General Discussion / Re: Getting home from Yorktown in Sept.
« on: August 10, 2015, 09:06:46 am »

Guess I'll just call bike shops when I get there. It's good to know that most will do this.

I recommend picking one at some point and making an appointment once your arrival date becomes clearer. I have shipped using shops and have had to wait up to a week even with making an appointment far in advance.

Also, you should check out I have had two good experiences with them. Shipped from Philly to Rapid City, SD in June. CrateWorks case with a wildly overestimated total weight of case, bike and racks at 60 lbs. was something like $47 (including $5 surcharge for pick up at a local bike shop) for 4-day shipping. Philly to Missoula last year was $71.

General Discussion / Re: Atlantic Coast Trail Question?
« on: August 10, 2015, 08:59:28 am »
When is this trip planned for? In mid-summer you can easily get flows out of the SE or SW, which would provide a general tailwind. Of course, such flows usually bring hot, nasty weather. In the end, I don't think wind will be much of a major factor on the PA, NJ and NY portions.

Send me a PM if you want some info. on part of that stretch. I have ridden between Port Jervis, NY and Philly a number of times.

Gear Talk / Re: Gearing for Touring Bike Followup
« on: July 31, 2015, 09:00:31 am »
I have 52/11 and very often wish I had a higher gear, and I have never raced.
My problem with the excessive use of 11T cogs is that you give up a far more useful interior cog to get it.

+1. I had a new road bike built this spring. DA9000. I wanted a cassette with 28t on the low end. The choice was between 11x28 and 12x28. I went with the latter for the more useful interior cog. If I get dropped on a flat road with a massive tail wind, so be it.

Routes / Re: Camping Facilities for Green Mountains Loop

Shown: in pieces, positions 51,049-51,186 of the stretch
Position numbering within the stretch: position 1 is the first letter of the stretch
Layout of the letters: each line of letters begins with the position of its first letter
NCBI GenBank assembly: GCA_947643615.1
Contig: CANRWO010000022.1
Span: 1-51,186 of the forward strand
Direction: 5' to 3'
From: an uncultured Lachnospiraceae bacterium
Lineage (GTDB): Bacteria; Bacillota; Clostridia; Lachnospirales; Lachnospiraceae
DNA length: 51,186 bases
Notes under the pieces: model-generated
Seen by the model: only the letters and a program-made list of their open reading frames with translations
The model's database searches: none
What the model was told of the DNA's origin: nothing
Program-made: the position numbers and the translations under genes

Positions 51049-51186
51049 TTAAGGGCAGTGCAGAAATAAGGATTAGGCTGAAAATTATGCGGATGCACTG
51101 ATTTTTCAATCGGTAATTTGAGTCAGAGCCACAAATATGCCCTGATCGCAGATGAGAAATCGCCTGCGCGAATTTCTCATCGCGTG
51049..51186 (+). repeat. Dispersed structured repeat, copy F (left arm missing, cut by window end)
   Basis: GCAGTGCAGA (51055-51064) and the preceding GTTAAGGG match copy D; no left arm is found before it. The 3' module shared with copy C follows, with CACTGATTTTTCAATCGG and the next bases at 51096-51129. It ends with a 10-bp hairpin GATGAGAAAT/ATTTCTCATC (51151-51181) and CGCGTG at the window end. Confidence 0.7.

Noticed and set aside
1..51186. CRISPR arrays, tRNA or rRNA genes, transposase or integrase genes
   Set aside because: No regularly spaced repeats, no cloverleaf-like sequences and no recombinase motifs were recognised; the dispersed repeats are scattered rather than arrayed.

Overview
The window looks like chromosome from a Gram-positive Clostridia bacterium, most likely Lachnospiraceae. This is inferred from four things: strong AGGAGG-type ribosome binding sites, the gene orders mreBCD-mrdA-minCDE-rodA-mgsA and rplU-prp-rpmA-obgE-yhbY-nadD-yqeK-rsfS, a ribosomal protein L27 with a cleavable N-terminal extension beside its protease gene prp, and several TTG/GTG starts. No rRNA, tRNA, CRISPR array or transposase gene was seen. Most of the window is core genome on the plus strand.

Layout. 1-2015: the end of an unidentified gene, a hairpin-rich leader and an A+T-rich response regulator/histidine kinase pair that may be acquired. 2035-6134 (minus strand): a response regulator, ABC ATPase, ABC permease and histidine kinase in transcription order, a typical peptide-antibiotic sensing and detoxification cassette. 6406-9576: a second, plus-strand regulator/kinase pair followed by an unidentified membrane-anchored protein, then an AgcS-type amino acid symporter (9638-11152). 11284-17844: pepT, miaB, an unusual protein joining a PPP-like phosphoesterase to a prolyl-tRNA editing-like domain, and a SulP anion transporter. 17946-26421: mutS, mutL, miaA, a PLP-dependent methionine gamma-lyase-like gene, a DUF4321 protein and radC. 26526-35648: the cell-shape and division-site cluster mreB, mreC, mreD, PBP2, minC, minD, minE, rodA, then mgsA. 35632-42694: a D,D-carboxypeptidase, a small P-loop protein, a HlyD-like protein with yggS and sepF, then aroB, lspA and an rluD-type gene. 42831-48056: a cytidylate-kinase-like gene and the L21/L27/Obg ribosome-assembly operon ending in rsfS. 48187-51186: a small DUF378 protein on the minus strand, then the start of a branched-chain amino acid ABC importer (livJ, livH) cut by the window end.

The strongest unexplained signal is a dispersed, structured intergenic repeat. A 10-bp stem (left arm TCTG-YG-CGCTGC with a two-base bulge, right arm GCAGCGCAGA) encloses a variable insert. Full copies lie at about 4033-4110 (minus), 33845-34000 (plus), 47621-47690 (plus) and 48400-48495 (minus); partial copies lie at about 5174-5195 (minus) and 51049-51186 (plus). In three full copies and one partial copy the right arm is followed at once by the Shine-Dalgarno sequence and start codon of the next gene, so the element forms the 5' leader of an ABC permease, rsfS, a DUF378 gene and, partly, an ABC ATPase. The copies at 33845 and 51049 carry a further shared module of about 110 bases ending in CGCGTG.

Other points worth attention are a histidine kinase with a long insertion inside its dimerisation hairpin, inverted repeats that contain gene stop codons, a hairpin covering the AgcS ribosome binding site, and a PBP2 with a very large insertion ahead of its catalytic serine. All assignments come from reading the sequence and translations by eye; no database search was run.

« on: July 31, 2015, 07:32:01 am »
Now I really wanna do it, thanks for the reply. Sounds just like heaven. I was gonna do the Atlantic Coast for a similar distance Boston--Philly then after reading reviews online I thought, for my first solo tour that just sounds like hell. Now Vermont is supposed to have some nice quaint little towns and I am pretty excited about that.

I did the Atlantic Coast from Bar Harbor home to Philly. That was many years ago and the route has been changed some. There are some very nice stretches. The section from southern NY through NJ is wonderful. Just did a short portion of it (Belvidere, NJ to Frenchtown, NJ) last Saturday during a day ride. Earlier in the ride we saw a bear in Hunterdon County (4th wealthiest county in the country), although that was not on the ACA route. Even getting into Philly is not bad, at least on the weekends. With that said, it's not as nice as the Northeast Kingdom of VT.

Routes / Re: KVR - Carmi Subdivision (Trip Report)
« on: July 29, 2015, 08:16:57 am »
If you haven't already done it, you might like the Mickelson Trail in South Dakota. I rode it last month. Interesting experience. Probably not what some people think of when they think "rail-trail." Well worth the effort it takes in places.

Routes / Re: Camping Facilities for Green Mountains Loop
« on: July 29, 2015, 08:14:18 am »
I did a lot of the VT side as part of ACA's organized Cycle Vermont in 2010. Started and ended in Burlington and went through Middlebury., west to east over  Rochester and Middlebury Gaps. Prior to that I was looking at doing the route on my own. Depending on which option(s) you take, you might have to do a long day here or there to camp. And if you are dead set on cooking, you might also have to carry groceries some days. For example, the first night we stayed at Lake Carmi S.P. I don't recall any grocery source that was on route and close to the park, but a few miles off route there is one in Enosburg Falls. There is also a pizza place there and maybe other eating establishments. Lake Carmi was nice. Brighton S.P., where we stayed the second night, was also nice. It's close to the center of Island Pond, where there was a good grocery store and at least one restaurant. Burlington, of course, has everything, including a campground at the north end of town. We also passed through or close to several mid-sized town (at least by VT standards) where there were places to get food and drink, like St. Albans, St. Johnsbury and Newport. From Middlebury we rode northwest through a beautiful area, passing Vergennes to Button Bay S.P. Button Bay had some of the nicest grass I have ever seen at a campground. It was like camping on a well-kept golf course.